The 22-year-old linguistics student began posting a Scots word of the day on TikTok and Twitter in an attempt to stave off boredom during lockdown in 2020.
Some of her most popular videos - which have been a particular hit with American women - feature her poetry, such as The Hurcheon and Little Girls.
When comments first started coming in, she found that they were largely positive.
"At first there was a lovely range of people - people who knew Scots and people who didn't - and it felt nice to be a part of something," she said.
"It's no longer a boys club. It's not just Burns texts being passed about, there's a lot of women involved now too."
Len said she was surprised when she learned that the vast majority of her audience were women from America.
"I thought: 'That's great, because they're engaging in the culture' - but I wish I could engage the Scottish audience more."
Len can still remember her mother telling her that Scots words were not "slang".
"I really credit my mum for reassuring me that it was a real way of speaking. Some people get bullied for speaking that way," she said.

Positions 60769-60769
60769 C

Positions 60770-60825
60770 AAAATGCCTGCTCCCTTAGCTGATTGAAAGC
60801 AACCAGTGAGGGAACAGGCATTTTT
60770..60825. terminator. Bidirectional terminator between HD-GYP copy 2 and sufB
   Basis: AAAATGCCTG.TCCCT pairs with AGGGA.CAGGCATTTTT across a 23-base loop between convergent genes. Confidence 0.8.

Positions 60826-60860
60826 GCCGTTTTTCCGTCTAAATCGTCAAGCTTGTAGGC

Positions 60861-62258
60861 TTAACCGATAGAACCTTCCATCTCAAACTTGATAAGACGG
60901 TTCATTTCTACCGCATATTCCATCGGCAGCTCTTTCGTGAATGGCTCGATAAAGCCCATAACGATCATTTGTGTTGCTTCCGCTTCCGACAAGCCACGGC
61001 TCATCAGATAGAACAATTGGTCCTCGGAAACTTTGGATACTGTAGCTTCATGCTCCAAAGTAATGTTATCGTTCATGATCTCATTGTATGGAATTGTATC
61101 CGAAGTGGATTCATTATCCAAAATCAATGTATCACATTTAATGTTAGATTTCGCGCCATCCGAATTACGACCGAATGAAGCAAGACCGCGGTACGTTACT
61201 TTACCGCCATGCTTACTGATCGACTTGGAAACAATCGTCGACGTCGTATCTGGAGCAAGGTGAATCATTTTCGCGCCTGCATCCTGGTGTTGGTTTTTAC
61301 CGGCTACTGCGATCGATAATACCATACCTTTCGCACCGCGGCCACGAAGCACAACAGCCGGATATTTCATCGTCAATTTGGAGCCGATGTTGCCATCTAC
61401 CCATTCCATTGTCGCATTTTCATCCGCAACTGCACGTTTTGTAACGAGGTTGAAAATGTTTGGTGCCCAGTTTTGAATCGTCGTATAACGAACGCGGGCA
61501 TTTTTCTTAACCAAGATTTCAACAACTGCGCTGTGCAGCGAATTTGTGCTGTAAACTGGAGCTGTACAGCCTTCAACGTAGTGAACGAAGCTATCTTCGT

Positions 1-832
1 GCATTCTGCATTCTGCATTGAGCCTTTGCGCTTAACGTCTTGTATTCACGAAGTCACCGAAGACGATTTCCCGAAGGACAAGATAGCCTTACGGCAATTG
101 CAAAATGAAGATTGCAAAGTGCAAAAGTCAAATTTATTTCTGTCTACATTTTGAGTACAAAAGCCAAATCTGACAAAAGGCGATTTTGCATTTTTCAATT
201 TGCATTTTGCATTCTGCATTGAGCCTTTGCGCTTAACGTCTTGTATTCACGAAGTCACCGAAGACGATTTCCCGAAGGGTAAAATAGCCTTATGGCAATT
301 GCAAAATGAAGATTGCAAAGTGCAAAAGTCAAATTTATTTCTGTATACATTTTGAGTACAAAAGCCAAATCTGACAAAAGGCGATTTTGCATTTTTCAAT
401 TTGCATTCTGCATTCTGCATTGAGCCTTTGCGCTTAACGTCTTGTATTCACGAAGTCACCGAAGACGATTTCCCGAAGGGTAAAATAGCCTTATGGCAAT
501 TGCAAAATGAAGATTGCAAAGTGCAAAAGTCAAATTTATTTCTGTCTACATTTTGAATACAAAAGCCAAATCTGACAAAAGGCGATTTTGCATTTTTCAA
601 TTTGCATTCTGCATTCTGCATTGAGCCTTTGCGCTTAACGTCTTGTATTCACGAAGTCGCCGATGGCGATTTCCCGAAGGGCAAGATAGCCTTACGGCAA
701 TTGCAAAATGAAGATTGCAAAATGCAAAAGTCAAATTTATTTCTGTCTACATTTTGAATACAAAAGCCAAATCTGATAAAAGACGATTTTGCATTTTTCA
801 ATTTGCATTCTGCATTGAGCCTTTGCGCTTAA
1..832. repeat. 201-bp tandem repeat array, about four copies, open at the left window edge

At the last census in 2011, more than 1.2 million people in Scotland said they could speaks, read and write in Scots.
Singer-songwriter Iona Fyfe, who has previously highlighted instances of abuse in the Scottish folk scene, is also part of the online community of Scots enthusiasts.
"When I was growing up, I didn't see myself on TV, on the radio, in other situations," she said.
"Generally, I was told at school to speak 'proper'."
But she has stuck to her roots, and last September she released The Cauld - a pop song written in Scots.
"In music, if you didn't like folk music or Bothy Ballads you wouldn't hear Scots - until now," she said.
"That's why I wanted to write The Cauld. It's a pop song with all the pop formations, but it's in Scots.
"I didn't write it in English and translate it, I wrote it directly into Scots."
She has also translated Taylor Swift's Love Story into Scots, which proved to be a hit at this year's Celtic Connections.
"Love Story's not released yet but has been performed at gigs - the reaction's been great," she said.
"Someone even asked for the studio recording, so they could walk down the aisle to it."
Despite the positive response they have received on social media, Len and Iona say there has also been some abuse.
"Some people have a vested interested in destroying Scots. I really wasn't prepared for any of that," said Len.
"I always thought it would be a positive thing, I really thought people would be respectful.
"Anyone should be allowed to speak Scots."